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post #11 of 16 Old 03-14-2008
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Sorry, it's an invitation only gig... qualifications for invitation have to do with appearance and gender... and you don't qualify on either count.
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Dog, I note the "20,000 Posts" above, and in only 2 years.

Drinks are on you? Where/When? ;-)

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You know what the first rule of sailing is? ...Love. You can learn all the math in the 'verse, but you take
a boat to the sea you don't love, she'll shake you off just as sure as the turning of the worlds. Love keeps
her going when she oughta fall down, tells you she's hurting 'fore she keens. Makes her a home.

—Cpt. Mal Reynolds, Serenity (edited)

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post #12 of 16 Old 03-16-2008
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Gesh!! Seeing that I'm an instructor for USCG 100/200 Master/Mates Licenses.
From what I read here: My 1600 Ton Master / 2nd Mate Unlimited Upon Oceans, GMDSS Radio license, Able Seaman Document, ARPA/Radar endorsement, must mean something here? So where do I fit in this certification mess?? I have taught sailing for the Naval Yacht Club San Diego CA. way back when... I won't go into on how long about it was, but it was a great while back. Have sailed on the S/V Lady Washington a few times and the schooner Diosa Del Mar out of San Pedro CA for awhile. But most of my time has been on Assorted Classes of Ships and Offshore Service vessels for the oil fields. And this isn't even counting my Navy time.
So where would I fit in here?
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post #13 of 16 Old 03-17-2008
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Boasun,

I know only the US system, where you need the government license to be legal carrying even one passenger-for-hire. Maybe other nations place more stock in private school certificates. ASA and USSA are prominent in the US, but have no official standing. As an instructor, you can have all the ASA teaching certificates there are, but can't lawfully take paying students out on an auxiliary sailboat. I can, and do sometimes

I scanned RYA, the summary for YachtMaster said they could take a novice to master in their four-month course?

Really? I don't doubt the instruction's excellent (from what I've heard of their reputation). But four months?

My 100-ton aux sail license took two years' time, plus an additional year of sail (if I recall correctly), to sit for the exam. Yours is a much bigger license, and deep-water to my near-coastal, and you've done a lot of teaching. But I think comparing Coast Guard licenses to the private certificates is a bit like apples to oranges.
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post #14 of 16 Old 03-17-2008
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Nolatom—

Most of those RYA four-month courses are four-months of five or six days a week, and eight-to-twelve hours a day... they're not night course, they're more like boarding school from what I've been told. Several of my friends hold RYA Yachtmaster certificates...and they're pretty rigorous—far more so that ASA or USSA certs are and one reason they're recognized in most of the world.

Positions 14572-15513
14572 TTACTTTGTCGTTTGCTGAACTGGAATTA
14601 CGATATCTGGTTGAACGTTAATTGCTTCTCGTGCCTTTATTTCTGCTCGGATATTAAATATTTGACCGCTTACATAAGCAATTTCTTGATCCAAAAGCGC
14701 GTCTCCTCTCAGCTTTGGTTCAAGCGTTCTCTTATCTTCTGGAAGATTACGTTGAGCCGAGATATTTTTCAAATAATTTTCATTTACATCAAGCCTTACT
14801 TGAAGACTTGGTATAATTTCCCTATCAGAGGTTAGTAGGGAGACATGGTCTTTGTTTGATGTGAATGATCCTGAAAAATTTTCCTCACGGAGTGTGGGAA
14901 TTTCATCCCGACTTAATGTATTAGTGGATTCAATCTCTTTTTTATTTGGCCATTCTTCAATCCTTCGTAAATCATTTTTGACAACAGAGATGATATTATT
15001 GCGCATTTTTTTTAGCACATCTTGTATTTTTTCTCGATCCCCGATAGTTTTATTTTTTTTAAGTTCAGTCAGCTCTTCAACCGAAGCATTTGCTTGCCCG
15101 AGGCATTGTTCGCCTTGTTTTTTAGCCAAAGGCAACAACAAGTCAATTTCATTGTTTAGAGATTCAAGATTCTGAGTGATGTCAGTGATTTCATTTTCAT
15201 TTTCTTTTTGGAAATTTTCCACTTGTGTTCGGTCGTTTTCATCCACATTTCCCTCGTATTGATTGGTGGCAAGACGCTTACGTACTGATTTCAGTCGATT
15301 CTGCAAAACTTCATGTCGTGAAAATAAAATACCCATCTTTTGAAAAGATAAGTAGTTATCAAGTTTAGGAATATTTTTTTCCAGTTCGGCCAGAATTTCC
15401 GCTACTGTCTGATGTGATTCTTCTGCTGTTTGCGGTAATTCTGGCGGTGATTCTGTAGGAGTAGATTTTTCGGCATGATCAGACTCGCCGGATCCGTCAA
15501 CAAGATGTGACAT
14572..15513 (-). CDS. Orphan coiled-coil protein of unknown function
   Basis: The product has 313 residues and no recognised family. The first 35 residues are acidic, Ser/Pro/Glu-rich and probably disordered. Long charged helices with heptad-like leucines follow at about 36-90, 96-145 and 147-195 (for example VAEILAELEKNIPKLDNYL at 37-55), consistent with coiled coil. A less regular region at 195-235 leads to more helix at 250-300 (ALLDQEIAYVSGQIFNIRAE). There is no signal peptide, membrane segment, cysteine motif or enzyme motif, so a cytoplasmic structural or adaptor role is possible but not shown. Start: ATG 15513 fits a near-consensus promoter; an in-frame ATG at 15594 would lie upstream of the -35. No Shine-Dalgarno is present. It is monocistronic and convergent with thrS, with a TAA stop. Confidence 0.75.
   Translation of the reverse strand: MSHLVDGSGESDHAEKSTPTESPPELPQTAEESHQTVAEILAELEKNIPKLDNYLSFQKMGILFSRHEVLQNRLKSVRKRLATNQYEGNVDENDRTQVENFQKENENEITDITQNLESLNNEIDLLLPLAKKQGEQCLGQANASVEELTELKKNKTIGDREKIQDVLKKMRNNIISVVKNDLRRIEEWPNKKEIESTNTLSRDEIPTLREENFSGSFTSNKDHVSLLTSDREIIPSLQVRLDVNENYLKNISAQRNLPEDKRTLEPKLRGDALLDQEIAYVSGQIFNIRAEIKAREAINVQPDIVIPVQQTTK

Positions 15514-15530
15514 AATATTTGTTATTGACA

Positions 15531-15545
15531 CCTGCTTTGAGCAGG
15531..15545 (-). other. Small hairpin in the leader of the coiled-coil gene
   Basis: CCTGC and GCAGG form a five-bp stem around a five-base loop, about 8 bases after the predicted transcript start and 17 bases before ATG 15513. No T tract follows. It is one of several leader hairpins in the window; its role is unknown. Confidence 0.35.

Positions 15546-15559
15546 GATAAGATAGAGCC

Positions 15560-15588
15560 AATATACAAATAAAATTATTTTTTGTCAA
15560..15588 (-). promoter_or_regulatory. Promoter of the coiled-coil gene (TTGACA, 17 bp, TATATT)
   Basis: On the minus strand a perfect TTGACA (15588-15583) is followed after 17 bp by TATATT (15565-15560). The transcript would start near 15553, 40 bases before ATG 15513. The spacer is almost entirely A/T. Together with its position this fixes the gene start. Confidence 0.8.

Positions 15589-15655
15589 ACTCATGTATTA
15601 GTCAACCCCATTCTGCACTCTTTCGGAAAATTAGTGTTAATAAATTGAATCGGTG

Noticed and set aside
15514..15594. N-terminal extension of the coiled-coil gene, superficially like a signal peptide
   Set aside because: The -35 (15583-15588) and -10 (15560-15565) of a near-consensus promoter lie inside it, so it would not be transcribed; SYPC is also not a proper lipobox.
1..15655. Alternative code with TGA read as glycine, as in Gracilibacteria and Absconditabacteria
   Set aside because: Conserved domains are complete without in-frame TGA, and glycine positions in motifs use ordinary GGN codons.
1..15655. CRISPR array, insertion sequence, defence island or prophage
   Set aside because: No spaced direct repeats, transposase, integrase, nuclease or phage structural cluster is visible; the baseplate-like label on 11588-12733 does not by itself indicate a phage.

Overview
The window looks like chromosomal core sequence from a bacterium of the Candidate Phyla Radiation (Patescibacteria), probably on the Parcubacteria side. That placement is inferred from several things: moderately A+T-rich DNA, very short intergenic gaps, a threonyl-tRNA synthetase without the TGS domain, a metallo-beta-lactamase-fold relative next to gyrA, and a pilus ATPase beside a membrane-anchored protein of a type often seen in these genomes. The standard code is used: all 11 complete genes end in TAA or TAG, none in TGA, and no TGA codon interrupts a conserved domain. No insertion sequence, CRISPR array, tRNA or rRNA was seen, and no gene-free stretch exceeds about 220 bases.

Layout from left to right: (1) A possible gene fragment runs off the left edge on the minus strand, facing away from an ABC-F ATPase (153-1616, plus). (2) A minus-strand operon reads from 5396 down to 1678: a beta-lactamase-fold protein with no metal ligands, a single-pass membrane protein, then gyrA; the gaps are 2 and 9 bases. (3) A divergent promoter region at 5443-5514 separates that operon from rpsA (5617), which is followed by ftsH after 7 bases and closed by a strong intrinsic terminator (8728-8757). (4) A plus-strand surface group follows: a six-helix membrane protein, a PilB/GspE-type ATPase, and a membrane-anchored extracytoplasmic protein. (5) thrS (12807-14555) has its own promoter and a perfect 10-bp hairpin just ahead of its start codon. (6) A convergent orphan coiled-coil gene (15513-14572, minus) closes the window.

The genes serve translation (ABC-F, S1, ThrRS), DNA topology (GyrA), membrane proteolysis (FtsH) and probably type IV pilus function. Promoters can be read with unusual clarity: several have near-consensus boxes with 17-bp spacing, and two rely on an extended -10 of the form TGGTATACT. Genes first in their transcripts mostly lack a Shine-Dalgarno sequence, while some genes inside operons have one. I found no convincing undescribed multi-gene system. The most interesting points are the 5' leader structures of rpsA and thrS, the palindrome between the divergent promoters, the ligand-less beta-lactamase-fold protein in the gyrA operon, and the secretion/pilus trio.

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You know what the first rule of sailing is? ...Love. You can learn all the math in the 'verse, but you take
a boat to the sea you don't love, she'll shake you off just as sure as the turning of the worlds. Love keeps
her going when she oughta fall down, tells you she's hurting 'fore she keens. Makes her a home.

—Cpt. Mal Reynolds, Serenity (edited)

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post #15 of 16 Old 03-17-2008
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No doubt it's an excellent program, but is four months, even at the best of schools, enough *time* to make from a novice a master of a large yacht, responsible for others' safety under any conditions? What's the maximum size or tonnage they are signing you off for?

To me the term "Master" means someone who has more sea time than that.

Sorry to sound like a skeptic, but I don't know of any public licensing scheme that could make a captain, or even a mate, that fast.

Or maybe I have too much ignorance, therefore too much bliss.
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post #16 of 16 Old 03-30-2008
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Cool

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No doubt it's an excellent program, but is four months, even at the best of schools, enough *time* to make from a novice a master of a large yacht, responsible for others' safety under any conditions? What's the maximum size or tonnage they are signing you off for?

To me the term "Master" means someone who has more sea time than that.

Sorry to sound like a skeptic, but I don't know of any public licensing scheme that could make a captain, or even a mate, that fast.

Or maybe I have too much ignorance, therefore too much bliss.
The RYA/MCA fast track (zero to hero) course are normally about 5 months long with a total of 1 week 5 days off. and with most of the time being at sea doing offshore passages. The reason such courses exist is because the MCA/RYA Yachtmaster qualification which certifies you up to 150 tonnes is now the stepping stone into the supe/Megayacht industry and even with this qualification you can only hope to start as a deckhand
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